The Sinking of Marsh Midget

Trevor, the boat builder, having made a lovely job of repairing ‘Marsh Midget’ over the winter, asked if he could row it back to my landing stage from the boatyard half-a-mile up the river, so I delivered the oars and rowlocks and drove back to wait by my mooring for him to arrive. Not a drop of water in the boat – it was immaculate – as he arrived and I tied up the stern rope. But, as I asked Trevor to hand me an oar so I could pull the boat in, for some reason he moved to the point of the dinghy. Then, as if in slow motion, he rolled over and fell into the river taking the boat with him! It then quickly sank to the bottom! With water up to his chest and his feet stuck in 12 inches of mud Trevor managed to stagger to the point where I could help him clamber on to the landing stage. And as he salvaged his mobile phone, keys, spectacles and cigarettes from his pockets Marsh Mundy reappeared with just an inch showing above the waterline. Although soaking wet and a bit grimy from the debris surrounding the boat, Trevor was determined to save the situation by lying on the landing stage and bailing out the dinghy with a bucket.

Later, I returned from my flat where I’d been to get a dustpan so Trevor could get the last few drops of filthy water out, and found Trevor had disappeared! Then I heard a voice call out from beneath the landing stage. He’d fallen in again! Apparently the handle of the bucket had come apart causing him to overbalance. This time he was in deeper water, but after a Herculean effort he worked his way towards the bathing platform of my big boat where he climbed the ladder and emerged once again covered with river debris and with mud up to his knees.

All the time this was going on a pair of coots, who had decided this year to make their nest under my landing stage – rather than on the bathing platform as they did last year – remained relatively calm under the circumstances, apart from making a few tentative pecks at Trevor’s trousers. The female coot even remained sitting on her eggs the whole time.

On Friday afternoon, after watching the spectacular Royal Wedding for most of the day on television, with the day still bathed in warm sunshine, I decided it would be a good time to visit Greys Court. It was, as most people were probably still engrossed in local wedding celebrations. After a tour around the house I posed beside the oil painting I’d made several years ago of the owners of Greys Court - Sir Felix and Lady Brunner.

When Lady Brunner commissioned me to paint this double portrait, Sir Felix was suffering from Parkinson’s disease. Which meant that the only reference I had of him for the painting was a small sepia passport style photograph. He was too ill to even see me, let alone pose for a picture. Together with a friend I posed Lady Brunner and did a rough colour sketch showing the layout I proposed, but realised I couldn’t do the finished painting well enough without a sight of Sir Felix himself. Fortuitously, a few weeks later Lady Brunner phoned to say that Sir Felix was well enough to meet me, but couldn’t be photographed. He was also frightened of strangers, so would I, she asked, pretend to be the gardener, the new butler, or the man from the National Trust! Knowing nothing about butlering, and only a little about gardening I chose the latter profession and was able to spend the fifteen or so minutes studying Sir Felix’s face and hands -enough to be able to eventually complete the final portrait.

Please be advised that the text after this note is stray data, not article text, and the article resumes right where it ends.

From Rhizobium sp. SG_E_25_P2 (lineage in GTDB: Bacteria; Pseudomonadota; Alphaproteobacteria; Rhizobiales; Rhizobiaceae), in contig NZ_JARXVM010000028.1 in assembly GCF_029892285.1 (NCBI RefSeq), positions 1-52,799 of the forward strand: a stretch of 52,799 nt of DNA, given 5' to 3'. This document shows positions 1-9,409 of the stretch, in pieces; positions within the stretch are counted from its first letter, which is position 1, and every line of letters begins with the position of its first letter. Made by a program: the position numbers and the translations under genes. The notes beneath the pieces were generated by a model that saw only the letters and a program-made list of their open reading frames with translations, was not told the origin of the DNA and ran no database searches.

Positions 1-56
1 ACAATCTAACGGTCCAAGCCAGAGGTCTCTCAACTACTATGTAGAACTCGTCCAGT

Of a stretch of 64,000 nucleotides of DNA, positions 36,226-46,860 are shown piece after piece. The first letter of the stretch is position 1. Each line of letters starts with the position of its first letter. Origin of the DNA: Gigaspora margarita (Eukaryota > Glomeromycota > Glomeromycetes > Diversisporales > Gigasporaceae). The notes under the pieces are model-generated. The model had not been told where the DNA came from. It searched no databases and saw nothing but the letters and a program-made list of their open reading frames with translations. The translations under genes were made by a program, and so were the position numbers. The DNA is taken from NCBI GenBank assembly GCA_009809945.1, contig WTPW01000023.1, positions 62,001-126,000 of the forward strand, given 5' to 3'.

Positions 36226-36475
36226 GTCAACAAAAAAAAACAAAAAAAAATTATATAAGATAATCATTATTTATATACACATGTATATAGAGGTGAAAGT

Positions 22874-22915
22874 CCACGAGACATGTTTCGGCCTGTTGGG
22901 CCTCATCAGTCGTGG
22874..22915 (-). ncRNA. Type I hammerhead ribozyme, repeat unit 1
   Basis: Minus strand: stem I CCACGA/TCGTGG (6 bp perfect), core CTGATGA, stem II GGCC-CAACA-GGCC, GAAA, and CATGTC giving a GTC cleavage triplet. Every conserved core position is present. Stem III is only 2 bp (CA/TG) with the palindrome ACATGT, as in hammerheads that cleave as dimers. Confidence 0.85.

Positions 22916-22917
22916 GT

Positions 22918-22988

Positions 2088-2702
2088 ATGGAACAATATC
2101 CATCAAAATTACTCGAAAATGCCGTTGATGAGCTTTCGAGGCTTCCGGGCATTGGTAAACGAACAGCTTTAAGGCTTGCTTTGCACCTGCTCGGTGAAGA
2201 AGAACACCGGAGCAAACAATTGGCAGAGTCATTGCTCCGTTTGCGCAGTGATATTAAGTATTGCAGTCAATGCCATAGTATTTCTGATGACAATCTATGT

The gardens of Greys Court are fabulous at this time of year – especially the wisterias.

Although I’m mainly working on a trio of important miniatures for the New York Historical Society right now, I did manage to finish this miniature the other day. It’s of an old mechanic and I hope to exhibit it at the MASF show in Florida next January.

Having got the last of the water out of  my cruiser - ‘Marsh Mundy’ – apart from a small recurring leak in the storage compartment, my young friend and I took it out for a spin up to Wargrave and Shiplake on Saturday afternoon. The weather was perfect. We stopped for a while at Paul and Debbie’s house where Paul showed us his new white rabbits.

There are two of them, they have lovely blue eyes and will soon be amazing the Edinburgh Festival audience by popping out of – or disappearing from – Paul’s top hat. Currently they are housed in a splendid three-storey rabbit hutch.

Taking advantage of this prolonged spell of glorious weather, on Bank Holiday Monday I decided on a picnic by the creek – just past Temple Island and about a mile above Henley Bridge. But I hadn’t reckoned on the strong wind that day. With white horses rearing up all over the river I found it impossible to moor there as the boat was rapidly blown backwards. Nevertheless I eventually managed to moor on the other side of the river with the help of a kind chap on the towpath.

Maybe I’m destined to perambulate backwards on the river this year. I say this because, after fixing my electric motor to the back of the dinghy I attempted a short trip, but couldn’t manage to get out of the Mill Pool. The boat just wouldn’t do what I wanted it to and only seemed to go backwards!. Finally, exasperated, I tied it up and tried to find out what was wrong. The answer was that the engine had moved around the shaft and was stuck at a 45 degree angle. No wonder it was all over the place.

Talking of feeling foolish, yesterday I went to Toad Hall Garden Centre to buy a few plants and earthenware pots. Spying a really nice stone edifice with little animals carved around the base, I lifted the very heavy top part, which was only about two inches deep, and asked the owner of the garden centre, who just happened to be nearby, what type of plants would grow best in such a shallow pot. “That’s a bird bath, Sir,” he said with a wry smile, probably thinking to himself ‘silly old sod!’